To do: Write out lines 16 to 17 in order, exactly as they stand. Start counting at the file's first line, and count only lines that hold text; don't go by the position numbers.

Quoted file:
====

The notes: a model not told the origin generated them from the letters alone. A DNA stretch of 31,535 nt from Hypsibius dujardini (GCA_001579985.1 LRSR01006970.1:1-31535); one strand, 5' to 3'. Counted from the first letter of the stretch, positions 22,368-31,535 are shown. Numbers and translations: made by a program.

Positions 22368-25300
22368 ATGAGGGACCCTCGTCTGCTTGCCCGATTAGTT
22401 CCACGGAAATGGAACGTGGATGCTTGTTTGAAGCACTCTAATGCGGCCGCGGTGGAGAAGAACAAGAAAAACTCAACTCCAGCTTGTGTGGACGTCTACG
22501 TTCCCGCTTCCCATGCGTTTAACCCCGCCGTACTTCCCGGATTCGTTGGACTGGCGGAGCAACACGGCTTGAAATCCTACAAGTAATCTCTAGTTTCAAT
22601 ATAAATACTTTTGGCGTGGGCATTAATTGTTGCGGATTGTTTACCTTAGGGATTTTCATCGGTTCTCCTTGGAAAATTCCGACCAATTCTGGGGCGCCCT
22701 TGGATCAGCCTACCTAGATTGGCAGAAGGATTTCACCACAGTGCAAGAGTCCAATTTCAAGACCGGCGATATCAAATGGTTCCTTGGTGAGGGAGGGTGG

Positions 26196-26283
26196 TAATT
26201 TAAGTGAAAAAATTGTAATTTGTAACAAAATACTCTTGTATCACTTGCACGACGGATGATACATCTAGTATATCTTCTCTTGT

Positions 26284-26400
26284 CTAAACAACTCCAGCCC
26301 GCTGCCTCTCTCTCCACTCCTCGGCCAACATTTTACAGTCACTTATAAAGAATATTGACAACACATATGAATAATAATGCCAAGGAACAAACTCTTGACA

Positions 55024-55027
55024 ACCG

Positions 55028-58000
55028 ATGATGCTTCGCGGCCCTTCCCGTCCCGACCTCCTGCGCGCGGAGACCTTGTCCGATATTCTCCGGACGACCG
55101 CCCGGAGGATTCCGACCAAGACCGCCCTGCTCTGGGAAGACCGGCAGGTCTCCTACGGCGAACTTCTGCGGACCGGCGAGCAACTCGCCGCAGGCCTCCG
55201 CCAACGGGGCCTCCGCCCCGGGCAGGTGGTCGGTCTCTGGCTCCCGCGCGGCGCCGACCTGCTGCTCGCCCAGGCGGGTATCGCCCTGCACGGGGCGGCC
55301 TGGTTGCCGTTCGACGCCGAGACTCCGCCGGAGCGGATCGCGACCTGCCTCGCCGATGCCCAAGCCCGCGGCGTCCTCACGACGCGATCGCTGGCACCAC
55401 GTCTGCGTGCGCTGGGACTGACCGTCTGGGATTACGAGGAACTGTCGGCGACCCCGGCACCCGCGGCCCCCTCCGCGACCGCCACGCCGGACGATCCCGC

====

Positions 55028-58000
55028 ATGATGCTTCGCGGCCCTTCCCGTCCCGACCTCCTGCGCGCGGAGACCTTGTCCGATATTCTCCGGACGACCG